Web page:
Mr. Iain Wright: The report: Review of Sustainability of Existing Buildings: The Energy Efficiency of DwellingsInitial Analysis', published by my Department in November 2006, estimated that it would cost £3,150 to provide solid wall insulation in an average home. It was also estimated that the annual cost saving on energy bills would be £380, and that payback would be achieved in 7.5 years. This contrasts with figures of £342 for cavity wall insulation, saving £133 a year and achieving payback in 2.6 years. The 2006 report is available on the Departments website at:
John Mann: To ask the Secretary of State for Communities and Local Government how many representations she has received from local authorities seeking amendments to planning law to give preferential planning to new build with solar energy installed in the last two years. 
Mr. Iain Wright: Local authorities and other stakeholders have made representations to the Department on preferential planning for new build with low or zero carbon emissions. Unlike submissions received relating to microgeneration on existing buildings, these representations have not focused on changes to planning legislation. Nor have they concentrated on particular renewable technologies, such as solar energy. Instead, their emphasis has been on ensuring a positive response from local authorities to proposals for low or zero carbon new buildings. In the light of these representations, our new planning policy on climate change underlines that developers with proposals which would secure high levels of resource and energy efficiency and reductions in emissions should expect their planning application to be handled expeditiously and sympathetically.
John Mann: To ask the Secretary of State for Communities and Local Government when representatives of her Department last met housebuilders to discuss the promotion of solar energy in new build housing. 
Mr. Iain Wright:
Communities and Local Government (CLG) officials and Ministers continue to engage regularly with the house building industry, and other important stakeholders, regarding the use of microgeneration technology, including Solar Hot Water and Solar PV (photovoltaic), in new build housing. In 2006 we introduced a regulatory framework that encourages renewable systems without prescription. CLG forums that include representation from homebuilders and discuss the future of various renewable technologies are (with last meeting dates in brackets); the Code Implementation Advisory Group (15 September 2008) Code's Technical Advisory Group (21 July 2008), the Industry Advisory Groups
which are working on proposals for revising Part L of the Building Regulations (6 August 2008) and the 2016 Zero Carbon New Homes Taskforce (5 June 2008).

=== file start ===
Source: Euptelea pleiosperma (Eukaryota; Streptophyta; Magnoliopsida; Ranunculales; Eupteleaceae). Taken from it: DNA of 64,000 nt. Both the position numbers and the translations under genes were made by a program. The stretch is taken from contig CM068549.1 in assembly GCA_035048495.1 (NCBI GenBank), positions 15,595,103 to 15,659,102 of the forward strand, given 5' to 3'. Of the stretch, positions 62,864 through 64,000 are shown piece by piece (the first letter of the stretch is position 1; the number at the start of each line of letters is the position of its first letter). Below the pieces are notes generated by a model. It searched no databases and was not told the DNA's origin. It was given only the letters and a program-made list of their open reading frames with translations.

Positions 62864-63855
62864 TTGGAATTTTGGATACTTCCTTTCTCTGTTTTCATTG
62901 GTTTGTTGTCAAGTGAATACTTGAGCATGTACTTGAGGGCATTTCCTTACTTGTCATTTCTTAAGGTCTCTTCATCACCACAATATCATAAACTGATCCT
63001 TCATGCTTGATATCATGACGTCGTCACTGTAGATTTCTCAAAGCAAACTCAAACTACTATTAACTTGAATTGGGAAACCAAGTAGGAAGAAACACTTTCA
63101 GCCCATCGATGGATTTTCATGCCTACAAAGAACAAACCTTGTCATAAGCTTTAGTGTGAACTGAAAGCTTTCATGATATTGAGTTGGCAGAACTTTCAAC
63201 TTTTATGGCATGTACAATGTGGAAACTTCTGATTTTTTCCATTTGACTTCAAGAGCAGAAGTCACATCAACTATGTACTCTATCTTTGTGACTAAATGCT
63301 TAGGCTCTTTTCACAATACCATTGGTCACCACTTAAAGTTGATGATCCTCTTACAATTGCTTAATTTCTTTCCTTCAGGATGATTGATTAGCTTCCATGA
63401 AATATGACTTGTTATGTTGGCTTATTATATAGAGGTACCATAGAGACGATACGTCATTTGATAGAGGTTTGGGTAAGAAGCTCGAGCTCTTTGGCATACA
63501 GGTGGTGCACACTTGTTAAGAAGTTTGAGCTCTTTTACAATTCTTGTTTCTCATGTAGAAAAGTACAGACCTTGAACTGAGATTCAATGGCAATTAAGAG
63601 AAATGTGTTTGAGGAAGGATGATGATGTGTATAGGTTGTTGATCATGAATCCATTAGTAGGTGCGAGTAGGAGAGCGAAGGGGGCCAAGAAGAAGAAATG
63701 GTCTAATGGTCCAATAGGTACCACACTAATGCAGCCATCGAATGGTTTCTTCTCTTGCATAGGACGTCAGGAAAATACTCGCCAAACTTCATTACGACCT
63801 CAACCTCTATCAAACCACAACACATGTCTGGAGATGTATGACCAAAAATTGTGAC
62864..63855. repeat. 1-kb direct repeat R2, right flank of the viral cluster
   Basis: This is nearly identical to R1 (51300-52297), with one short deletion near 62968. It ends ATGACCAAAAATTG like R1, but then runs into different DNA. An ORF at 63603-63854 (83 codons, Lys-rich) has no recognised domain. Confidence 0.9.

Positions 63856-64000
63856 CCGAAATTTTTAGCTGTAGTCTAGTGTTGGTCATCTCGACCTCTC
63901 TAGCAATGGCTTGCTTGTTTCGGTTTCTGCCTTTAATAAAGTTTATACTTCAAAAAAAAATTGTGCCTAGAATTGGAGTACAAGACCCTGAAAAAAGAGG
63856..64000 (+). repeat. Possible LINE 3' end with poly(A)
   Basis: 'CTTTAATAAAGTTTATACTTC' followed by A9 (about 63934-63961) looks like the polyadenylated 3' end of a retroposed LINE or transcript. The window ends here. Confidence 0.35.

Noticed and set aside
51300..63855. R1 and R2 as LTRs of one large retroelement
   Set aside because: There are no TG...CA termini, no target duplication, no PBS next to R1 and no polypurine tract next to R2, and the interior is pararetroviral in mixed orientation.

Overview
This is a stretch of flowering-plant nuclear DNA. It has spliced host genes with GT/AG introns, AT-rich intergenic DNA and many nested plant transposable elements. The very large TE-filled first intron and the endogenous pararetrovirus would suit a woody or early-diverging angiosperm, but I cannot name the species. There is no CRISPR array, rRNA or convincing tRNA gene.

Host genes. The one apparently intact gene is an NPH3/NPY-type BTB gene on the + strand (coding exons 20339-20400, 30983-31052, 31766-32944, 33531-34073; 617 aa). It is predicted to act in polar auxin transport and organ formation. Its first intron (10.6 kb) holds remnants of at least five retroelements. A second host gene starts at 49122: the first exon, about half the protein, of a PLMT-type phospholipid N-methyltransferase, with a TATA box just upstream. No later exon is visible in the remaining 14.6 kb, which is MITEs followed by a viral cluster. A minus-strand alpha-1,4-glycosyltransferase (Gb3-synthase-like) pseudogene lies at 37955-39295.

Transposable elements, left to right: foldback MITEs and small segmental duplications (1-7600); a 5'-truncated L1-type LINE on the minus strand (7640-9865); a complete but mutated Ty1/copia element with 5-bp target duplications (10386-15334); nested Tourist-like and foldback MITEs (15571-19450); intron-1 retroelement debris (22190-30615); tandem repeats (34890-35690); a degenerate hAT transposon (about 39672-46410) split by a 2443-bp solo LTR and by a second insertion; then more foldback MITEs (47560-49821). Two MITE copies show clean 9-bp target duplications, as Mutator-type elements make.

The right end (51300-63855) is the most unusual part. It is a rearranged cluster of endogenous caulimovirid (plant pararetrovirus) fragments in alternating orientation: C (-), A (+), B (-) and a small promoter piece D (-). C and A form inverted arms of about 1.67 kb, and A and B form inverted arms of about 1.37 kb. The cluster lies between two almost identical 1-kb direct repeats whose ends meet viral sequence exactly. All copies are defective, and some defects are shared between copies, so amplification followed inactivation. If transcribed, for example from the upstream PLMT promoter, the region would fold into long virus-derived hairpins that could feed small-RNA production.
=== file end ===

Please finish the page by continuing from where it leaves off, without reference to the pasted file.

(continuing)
Mr. Holloway: To ask the Secretary of State for Communities and Local Government what her Department's latest estimate is of the number of new homes required to be built in the south-east region; and how many of these homes are required to fulfil housing need for those living in the south-east region. 
Mr. Iain Wright: Figures for housing provision are set out in Regional Spatial Strategies (RSS). Build rates set out in the current RSS are 29,500 per year in the south-east region. The Government are currently consulting on their Proposed Changes to a replacement RSS, which sets out a figure of 33,125 dwellings per year to be built up to 2026.
The latest 2004 based household projections showed a need for around 35,900 new dwellings in the south-east. The number of additional households to be formed by net migration is estimated at the England level only. These estimates show that 223,000 households will form per year from 2004 to 2026 in England, of which 73,000 (33 per cent.) will be attributable to net migration.
Work carried out for the South East of England Regional Assembly, which prepared the draft RSS now subject to consultation suggested that around two-thirds of new homes built in the region would be occupied by those already in the south-east.
Mr. Holloway: To ask the Secretary of State for Communities and Local Government what estimate she has made of the demand for new homes in (a) the south-east Region and (b) other regions from (i) UK nationals already living in the south-east region, (ii) UK nationals living outside the south-east region, (iii) European Union citizens and (iv) citizens of other countries. 
Mr. Iain Wright: The latest 2004 based household projections showed a need for around 35,900 new dwellings in the south-east. The number of additional households projected to be formed by net migration is estimated at the England level only. These estimates show that 223,000 households are projected to be formed per year from 2004 to 2026 in England, of which 73,000 (33 per cent.) will be attributable to net migration.
Work by the South East of England Regional Assembly, which prepared the draft RSS, suggested that around two-thirds of new homes built in the region would be occupied by those already in the south-east.